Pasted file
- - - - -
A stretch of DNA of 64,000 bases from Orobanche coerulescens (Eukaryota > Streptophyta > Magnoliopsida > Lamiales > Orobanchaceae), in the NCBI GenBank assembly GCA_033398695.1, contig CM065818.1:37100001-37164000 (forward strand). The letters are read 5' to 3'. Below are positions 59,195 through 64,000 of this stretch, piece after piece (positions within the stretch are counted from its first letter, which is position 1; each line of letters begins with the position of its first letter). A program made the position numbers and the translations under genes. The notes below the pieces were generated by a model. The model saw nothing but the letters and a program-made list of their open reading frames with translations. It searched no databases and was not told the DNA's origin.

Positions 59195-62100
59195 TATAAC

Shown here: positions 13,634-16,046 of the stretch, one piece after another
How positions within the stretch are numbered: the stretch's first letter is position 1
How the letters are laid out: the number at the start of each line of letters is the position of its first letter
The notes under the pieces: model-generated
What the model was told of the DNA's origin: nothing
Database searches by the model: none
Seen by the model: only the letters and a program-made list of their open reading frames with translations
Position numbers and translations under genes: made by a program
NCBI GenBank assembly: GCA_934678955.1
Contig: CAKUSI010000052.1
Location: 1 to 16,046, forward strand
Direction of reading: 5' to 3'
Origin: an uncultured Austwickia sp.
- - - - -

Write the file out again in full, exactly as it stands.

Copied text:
A stretch of DNA of 64,000 bases from Orobanche coerulescens (Eukaryota > Streptophyta > Magnoliopsida > Lamiales > Orobanchaceae), in the NCBI GenBank assembly GCA_033398695.1, contig CM065818.1:37100001-37164000 (forward strand). The letters are read 5' to 3'. Below are positions 59,195 through 64,000 of this stretch, piece after piece (positions within the stretch are counted from its first letter, which is position 1; each line of letters begins with the position of its first letter). A program made the position numbers and the translations under genes. The notes below the pieces were generated by a model. The model saw nothing but the letters and a program-made list of their open reading frames with translations. It searched no databases and was not told the DNA's origin.

Positions 59195-62100
59195 TATAAC

Shown here: positions 13,634-16,046 of the stretch, one piece after another
How positions within the stretch are numbered: the stretch's first letter is position 1
How the letters are laid out: the number at the start of each line of letters is the position of its first letter
The notes under the pieces: model-generated
What the model was told of the DNA's origin: nothing
Database searches by the model: none
Seen by the model: only the letters and a program-made list of their open reading frames with translations
Position numbers and translations under genes: made by a program
NCBI GenBank assembly: GCA_934678955.1
Contig: CAKUSI010000052.1
Location: 1 to 16,046, forward strand
Direction of reading: 5' to 3'
Origin: an uncultured Austwickia sp.